|Publication number||US8221490 B2|
|Application number||US 12/691,469|
|Publication date||Jul 17, 2012|
|Priority date||Oct 23, 1998|
|Also published as||CA2347154A1, CA2347154C, DE69934244D1, DE69934244T2, DE69942814D1, DE69942939D1, EP1123065A1, EP1123065B1, EP1757249A1, EP1757249B1, EP1757249B2, EP2119415A1, EP2119415B1, EP2305175A1, EP2305175B1, US6042597, US6488703, US6949120, US7740654, US20030050690, US20050216076, US20100121430, US20120136428, WO2000024340A1, WO2000024340A9|
|Publication number||12691469, 691469, US 8221490 B2, US 8221490B2, US-B2-8221490, US8221490 B2, US8221490B2|
|Inventors||Graig L. Keeen, Burns P. Doran, Robert T. Judnitch|
|Original Assignee||Boston Scientific Scimed, Inc.|
|Export Citation||BiBTeX, EndNote, RefMan|
|Patent Citations (73), Non-Patent Citations (3), Referenced by (1), Classifications (15), Legal Events (1)|
|External Links: USPTO, USPTO Assignment, Espacenet|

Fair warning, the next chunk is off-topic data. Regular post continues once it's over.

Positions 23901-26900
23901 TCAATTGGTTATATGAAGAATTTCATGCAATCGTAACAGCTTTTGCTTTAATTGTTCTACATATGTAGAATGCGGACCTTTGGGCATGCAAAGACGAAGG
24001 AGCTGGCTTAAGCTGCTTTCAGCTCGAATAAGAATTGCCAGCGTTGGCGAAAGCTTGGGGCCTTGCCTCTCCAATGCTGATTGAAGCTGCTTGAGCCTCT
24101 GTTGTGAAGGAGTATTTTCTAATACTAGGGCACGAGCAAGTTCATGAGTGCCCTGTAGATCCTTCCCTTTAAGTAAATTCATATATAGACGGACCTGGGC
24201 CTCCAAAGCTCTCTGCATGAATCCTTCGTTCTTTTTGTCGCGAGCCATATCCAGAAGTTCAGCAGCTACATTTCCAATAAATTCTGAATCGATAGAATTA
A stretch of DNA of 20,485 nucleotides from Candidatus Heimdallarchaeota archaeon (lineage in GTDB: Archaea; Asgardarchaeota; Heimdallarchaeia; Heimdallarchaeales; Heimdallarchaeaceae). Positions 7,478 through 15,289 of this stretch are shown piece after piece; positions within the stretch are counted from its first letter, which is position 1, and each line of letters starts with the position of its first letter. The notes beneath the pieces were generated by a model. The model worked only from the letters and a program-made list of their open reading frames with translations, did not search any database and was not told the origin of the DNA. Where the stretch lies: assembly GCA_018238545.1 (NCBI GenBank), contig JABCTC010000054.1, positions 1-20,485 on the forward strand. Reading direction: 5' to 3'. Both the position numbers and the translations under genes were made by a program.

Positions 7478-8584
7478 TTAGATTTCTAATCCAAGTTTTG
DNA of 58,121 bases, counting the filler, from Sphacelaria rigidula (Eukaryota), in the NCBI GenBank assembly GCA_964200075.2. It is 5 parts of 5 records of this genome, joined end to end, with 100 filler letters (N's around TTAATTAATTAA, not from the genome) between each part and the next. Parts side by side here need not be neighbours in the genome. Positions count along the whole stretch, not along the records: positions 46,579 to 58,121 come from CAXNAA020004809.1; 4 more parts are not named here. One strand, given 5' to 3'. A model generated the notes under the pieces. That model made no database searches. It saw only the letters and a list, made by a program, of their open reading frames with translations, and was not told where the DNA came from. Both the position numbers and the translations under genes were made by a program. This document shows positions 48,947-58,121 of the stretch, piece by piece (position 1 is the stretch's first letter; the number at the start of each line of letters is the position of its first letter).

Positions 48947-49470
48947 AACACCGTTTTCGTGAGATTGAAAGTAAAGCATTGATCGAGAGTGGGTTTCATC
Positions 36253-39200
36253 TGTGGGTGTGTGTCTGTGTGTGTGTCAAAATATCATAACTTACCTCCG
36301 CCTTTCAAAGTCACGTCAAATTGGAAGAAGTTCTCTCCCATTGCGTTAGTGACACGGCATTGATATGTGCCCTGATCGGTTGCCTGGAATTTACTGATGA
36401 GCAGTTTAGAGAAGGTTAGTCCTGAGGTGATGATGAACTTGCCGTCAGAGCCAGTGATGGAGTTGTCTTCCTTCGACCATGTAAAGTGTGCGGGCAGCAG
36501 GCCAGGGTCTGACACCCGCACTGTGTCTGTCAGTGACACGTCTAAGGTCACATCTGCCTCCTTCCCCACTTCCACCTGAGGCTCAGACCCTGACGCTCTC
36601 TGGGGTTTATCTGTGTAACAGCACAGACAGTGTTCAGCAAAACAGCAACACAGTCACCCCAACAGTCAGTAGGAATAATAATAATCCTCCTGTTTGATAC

This application is a continuation of U.S. patent application Ser. No. 11/137,461, filed May 25, 2005, U.S. patent application Ser. No. 10/280,960, filed Oct. 25, 2002 and which issued as U.S. Pat. No. 6,949,120, which is a continuation of U.S. patent application Ser. No. 09/537,244, filed Mar. 28, 2000 and which issued as U.S. Pat. No. 6,488,703, which is a continuation of U.S. patent application Ser. No. 09/178,457, filed Oct. 23, 1998, and which issued as U.S. Pat. No. 6,042,597, the entire contents of all of which are incorporated herein by reference.
The present invention relates to stents. A stent, generally speaking, is a device that can be placed within a body lumen or interior space for supporting and assuring patency of a lumen. Patency refers to the state of being freely open and is particularly important in the vascular system. The field of angioplasty is concerned with the reconstruction of blood vessels and stents are used, for example, for holding blood vessels open or for back tacking intimal flaps inside the vessels after angioplasty. More generally, however, stents can be used inside the lumina of any physiological conduit including arteries, veins, vessels, the biliary tree, the urinary tract, the elementary tract, the tracheal bronchial tree, the genitourinary system, and the cerebral aqueduct. Stents can be used inside lumina of animals and/or humans.
Stents are generally tubular in structure and are radially expandable between an unexpanded insertion size or circumference and an expanded implantation size or circumference which is greater than the unexpanded insertion size.